When it comes to oil and the future of the housing market, it’s a slippery situation that’s only getting slicker as supply chain issues and Russia’s invasion of Ukraine drive prices higher.

The direct effect on the market will depend on how high prices go and for how long. We do know the general direction of travel—in the last quarter of 2021, crude oil reached a near-decade high.

It only went higher from there, reaching $123.20 in early March for a barrel of West Texas Intermediate and hovering above the $100 range since. That’s double the trading cost in August.

Higher oil prices can affect already elevated construction costs at a time when the Producer Price Index for construction materials is 28% higher than last year.

The range of products impacted is wide—everything from toilet seats to select roofing and flooring depends on oil somewhere in the production process.

There are also indirect challenges to the housing market.

  • The increase of monthly bills, such as gas and utilities, may cause some buyers to reevaluate their budgets. Add in higher mortgage costs, and buyers may be less willing (or able) to stretch the share of their monthly income to housing.
  • Those who moved farther from their offices to work remotely may find themselves called back as the economy normalizes. A longer commute paired with higher gas prices could be bad news for suburban housing markets far from employment hubs or things to do.

Oil-Dependent Markets

There’s even uncertainty in oil country, where higher oil prices tend to be associated with booming economies. Lawrence Dean, Zonda’s senior vice president of advisory in Texas, said this time around the traditional boom has been a bit of a bust.

Oil companies are running extremely lean and aren’t rushing out to hire as they have in the past when prices started to climb. Rather than hire, they are asking their existing workers to double up their responsibilities as they wait to see where things go.

“Historically, between $60 and $90 [a barrel] is the sweet spot in terms of encouraging builds and starts,” he says. “Too low, and it suppresses demand. Too high, and it pushes costs and stretches affordability, also suppressing demand.”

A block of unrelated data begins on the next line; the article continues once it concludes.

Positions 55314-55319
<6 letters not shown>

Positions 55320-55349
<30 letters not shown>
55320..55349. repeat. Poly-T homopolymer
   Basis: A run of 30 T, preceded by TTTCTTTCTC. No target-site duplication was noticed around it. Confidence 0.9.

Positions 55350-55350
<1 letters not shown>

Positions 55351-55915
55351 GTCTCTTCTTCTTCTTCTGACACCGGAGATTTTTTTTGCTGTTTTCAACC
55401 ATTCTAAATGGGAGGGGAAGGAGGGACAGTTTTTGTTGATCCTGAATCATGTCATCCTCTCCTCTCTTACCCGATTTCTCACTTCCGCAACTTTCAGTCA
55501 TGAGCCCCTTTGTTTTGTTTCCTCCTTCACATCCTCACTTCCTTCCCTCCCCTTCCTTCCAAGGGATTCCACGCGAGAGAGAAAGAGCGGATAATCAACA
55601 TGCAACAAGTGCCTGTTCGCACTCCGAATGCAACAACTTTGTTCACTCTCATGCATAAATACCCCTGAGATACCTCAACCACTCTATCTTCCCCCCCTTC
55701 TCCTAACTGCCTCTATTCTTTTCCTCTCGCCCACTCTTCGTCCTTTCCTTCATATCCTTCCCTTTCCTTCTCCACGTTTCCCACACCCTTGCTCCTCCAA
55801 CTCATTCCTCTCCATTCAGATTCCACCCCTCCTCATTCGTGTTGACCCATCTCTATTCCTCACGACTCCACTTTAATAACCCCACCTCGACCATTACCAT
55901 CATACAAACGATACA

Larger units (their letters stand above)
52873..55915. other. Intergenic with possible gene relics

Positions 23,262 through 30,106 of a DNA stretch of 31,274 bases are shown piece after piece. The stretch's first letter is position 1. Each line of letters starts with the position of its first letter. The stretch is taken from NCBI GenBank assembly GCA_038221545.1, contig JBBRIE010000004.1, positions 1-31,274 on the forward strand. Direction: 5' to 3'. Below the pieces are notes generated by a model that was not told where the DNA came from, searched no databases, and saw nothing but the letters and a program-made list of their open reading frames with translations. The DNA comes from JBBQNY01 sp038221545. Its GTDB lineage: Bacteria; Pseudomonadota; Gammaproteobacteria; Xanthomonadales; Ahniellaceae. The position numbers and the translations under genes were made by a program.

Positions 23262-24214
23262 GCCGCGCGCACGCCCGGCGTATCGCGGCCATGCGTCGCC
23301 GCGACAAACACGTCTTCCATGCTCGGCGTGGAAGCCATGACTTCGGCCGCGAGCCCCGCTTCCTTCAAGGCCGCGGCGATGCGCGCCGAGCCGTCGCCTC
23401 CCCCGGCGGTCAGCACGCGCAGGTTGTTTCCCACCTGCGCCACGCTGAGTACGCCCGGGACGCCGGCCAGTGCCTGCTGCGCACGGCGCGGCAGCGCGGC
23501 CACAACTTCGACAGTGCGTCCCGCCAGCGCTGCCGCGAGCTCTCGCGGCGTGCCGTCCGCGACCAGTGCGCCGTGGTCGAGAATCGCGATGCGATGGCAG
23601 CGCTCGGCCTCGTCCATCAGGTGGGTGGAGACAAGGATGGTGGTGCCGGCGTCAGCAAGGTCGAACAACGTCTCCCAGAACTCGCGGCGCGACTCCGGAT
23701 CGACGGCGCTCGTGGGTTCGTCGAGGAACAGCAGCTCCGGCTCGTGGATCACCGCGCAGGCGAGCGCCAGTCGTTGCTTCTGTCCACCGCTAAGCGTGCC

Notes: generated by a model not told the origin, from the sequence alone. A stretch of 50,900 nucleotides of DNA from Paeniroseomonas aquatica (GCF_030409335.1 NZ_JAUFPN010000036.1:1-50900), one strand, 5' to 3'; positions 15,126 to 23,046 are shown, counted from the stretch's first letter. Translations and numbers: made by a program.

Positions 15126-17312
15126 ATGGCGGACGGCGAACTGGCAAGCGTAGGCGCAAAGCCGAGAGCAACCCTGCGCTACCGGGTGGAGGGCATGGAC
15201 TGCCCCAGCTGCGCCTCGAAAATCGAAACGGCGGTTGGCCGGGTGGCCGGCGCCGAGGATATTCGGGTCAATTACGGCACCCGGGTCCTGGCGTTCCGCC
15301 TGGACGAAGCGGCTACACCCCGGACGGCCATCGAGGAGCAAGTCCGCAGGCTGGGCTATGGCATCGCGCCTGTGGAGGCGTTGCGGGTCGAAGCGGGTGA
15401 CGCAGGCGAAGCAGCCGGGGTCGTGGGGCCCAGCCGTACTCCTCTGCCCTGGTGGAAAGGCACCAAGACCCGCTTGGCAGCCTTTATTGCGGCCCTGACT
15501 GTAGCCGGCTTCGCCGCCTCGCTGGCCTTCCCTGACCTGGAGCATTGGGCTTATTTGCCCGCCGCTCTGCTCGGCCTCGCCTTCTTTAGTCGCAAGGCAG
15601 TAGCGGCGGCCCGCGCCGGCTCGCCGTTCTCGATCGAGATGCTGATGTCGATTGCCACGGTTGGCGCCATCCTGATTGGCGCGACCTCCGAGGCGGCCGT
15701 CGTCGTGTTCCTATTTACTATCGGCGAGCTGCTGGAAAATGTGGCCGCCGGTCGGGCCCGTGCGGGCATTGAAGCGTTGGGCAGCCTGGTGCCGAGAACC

Geopolitical Influence

It’s impossible to forecast where prices will settle, particularly when world events are so chaotic.

The United States imports only 10% of its oil from Russia, and that supply has been banned by President Joe Biden in response to Russia’s invasion of Ukraine. It will need to be replaced with oil from other jurisdictions such as Canada, Saudi Arabia, and Venezuela.

Meanwhile, China has imposed new restrictions on some of its busiest manufacturing districts to halt the spread of COVID-19, which could lead to a temporary lull in demand from a region that is a heavy importer.

Warning Lights

The one thing we do know is that higher oil prices increase the risk of recession both from the impact on consumer spending and the Federal Reserve’s efforts to curb higher prices through rate hikes.

Another ominous warning comes from the St. Louis Fed, which said in 2010 that “an average-sized shock to WTI oil prices increases the probability of recession in the U.S. by nearly 50 percentage points after one year and nearly 90 percentage points after two years."

There are no guarantees in any economy, but the downward pressures on housing are increasing. Supply chain issues are driving up construction costs. Workers are defecting to the highest bidder. Mortgage rates are inching higher.

Will oil tip the balance? Demand is holding up, but higher oil prices certainly puts the housing market on a more slippery slope.